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My Italian friend, Paola, sent me this photo from Simione in Northern Italy. This exquisite little garden has formed in a metal ring used for inserting parking prevention posts. I love the microcosm created from at least four different plants, from little seeds drifting on the wind, landing on a scrap of soil. Weeds are the greatest pioneers and even in the cracks of pavements they can give us hope- little green creatures full of innocent determination.    
Last week we looked at Beth Chatto's series of lakes that she created. This blog looks at her dry gravel garden. When you visit her garden in Essex the first thing you see is a lovely assortment of Mediterranean looking plants ribboned with gravel paths. Forty years ago this was just a car park. Then Beth decided to experiment with dry tolerant plants she had seen in her travels so instead of importing vast amounts of top soil she used the pre existing poor soil and stones as the foundation of the planting beds. In the last 40 years this area of her garden has become world renown as she has not had to water it. In the 70's in England this was unheard of but with her interest in companion planting and carefully selecting plants that she knew originated from a dry environment she brought garden design and ecology effectively together. Her book 'Drought Resistant Gardening' shows a woman interested in the truth of effective gardening. She kept information on the health of plants and how much maintenance the areas required with a real trial and error scientific rigour. These days ever garden designer tries to reduce their ecological footprint and go with nature rather then force things to grow where they don't want to. She was one of the pioneers and just an hour east of London you can see the living manifestation of her insights.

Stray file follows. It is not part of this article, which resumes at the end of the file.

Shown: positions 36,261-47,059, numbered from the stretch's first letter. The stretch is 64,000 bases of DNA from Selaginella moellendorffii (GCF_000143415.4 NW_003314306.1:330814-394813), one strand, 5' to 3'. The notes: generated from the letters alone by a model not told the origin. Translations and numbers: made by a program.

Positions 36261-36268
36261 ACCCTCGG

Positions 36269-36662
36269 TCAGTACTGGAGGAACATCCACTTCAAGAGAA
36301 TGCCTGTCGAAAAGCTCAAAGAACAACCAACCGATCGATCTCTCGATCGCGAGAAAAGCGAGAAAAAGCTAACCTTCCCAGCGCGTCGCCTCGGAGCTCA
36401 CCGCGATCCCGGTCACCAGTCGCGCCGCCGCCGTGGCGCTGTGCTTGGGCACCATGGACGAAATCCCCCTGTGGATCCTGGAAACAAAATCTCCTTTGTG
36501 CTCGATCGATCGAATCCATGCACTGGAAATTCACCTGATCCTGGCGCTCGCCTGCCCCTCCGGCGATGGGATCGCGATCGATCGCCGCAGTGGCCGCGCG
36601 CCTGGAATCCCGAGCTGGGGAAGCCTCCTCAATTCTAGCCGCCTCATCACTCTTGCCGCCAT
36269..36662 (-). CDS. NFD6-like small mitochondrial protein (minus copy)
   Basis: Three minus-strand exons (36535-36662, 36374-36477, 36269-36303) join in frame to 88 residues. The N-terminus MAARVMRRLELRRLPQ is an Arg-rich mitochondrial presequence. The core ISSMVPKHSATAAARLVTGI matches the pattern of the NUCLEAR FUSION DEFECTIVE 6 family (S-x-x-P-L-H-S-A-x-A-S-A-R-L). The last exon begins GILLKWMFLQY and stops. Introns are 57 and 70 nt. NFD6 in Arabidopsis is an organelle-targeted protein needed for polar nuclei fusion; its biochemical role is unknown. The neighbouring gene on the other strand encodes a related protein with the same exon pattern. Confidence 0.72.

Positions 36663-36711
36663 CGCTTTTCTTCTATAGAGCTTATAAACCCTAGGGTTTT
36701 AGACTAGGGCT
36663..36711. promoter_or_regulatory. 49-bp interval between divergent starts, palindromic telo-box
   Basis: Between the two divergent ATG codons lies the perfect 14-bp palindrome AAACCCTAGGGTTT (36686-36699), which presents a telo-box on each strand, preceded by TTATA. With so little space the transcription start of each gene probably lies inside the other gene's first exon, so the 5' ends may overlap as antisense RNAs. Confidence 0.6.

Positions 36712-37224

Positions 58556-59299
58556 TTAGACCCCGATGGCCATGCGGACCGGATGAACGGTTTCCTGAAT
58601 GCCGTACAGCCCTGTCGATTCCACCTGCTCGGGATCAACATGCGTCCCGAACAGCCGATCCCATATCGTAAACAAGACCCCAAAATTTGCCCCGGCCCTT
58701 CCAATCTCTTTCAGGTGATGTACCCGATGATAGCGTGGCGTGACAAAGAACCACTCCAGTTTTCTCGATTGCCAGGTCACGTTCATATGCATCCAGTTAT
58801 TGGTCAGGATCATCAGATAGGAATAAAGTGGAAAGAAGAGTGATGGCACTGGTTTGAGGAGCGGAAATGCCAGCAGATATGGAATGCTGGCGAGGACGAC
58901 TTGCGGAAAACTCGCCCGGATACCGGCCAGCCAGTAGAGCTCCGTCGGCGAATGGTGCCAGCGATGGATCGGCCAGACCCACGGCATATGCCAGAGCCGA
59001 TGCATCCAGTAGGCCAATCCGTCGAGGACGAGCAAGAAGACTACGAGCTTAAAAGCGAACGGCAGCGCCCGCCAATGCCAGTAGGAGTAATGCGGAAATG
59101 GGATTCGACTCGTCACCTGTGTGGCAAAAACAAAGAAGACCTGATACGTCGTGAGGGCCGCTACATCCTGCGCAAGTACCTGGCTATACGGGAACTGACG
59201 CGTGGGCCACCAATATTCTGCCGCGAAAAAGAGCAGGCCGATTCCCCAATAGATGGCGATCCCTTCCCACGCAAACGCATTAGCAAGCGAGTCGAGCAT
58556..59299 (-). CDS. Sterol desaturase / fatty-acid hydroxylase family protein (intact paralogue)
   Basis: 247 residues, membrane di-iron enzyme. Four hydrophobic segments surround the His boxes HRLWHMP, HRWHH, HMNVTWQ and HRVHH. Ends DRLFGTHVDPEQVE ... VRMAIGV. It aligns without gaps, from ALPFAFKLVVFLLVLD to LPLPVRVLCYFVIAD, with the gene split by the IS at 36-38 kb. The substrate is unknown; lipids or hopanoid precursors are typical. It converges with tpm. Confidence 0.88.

In 1960 Beth Chatto set about transforming a wasteland on the edges of her husband's family fruit farm near Elmstead Market, Essex.It is now a world renown garden. Her skill was not to fight nature but use species that suited the terrain and soil conditions, creating the intersecting lakes, bog and dry gardens. It seems obvious now but at that time gardeners were still making a garden look like they wanted without regard to the time and effort and expense it needed to have something grow where it didn't want to. One of her mottos was how could a plant thrive under difficult conditions. She is nearly 94 and apparently still zips around on her mobility scooter as she lives within the garden. These pictures are just of the largest lake. This weeks later blogs will also focus on her dry garden. and planting in the beds.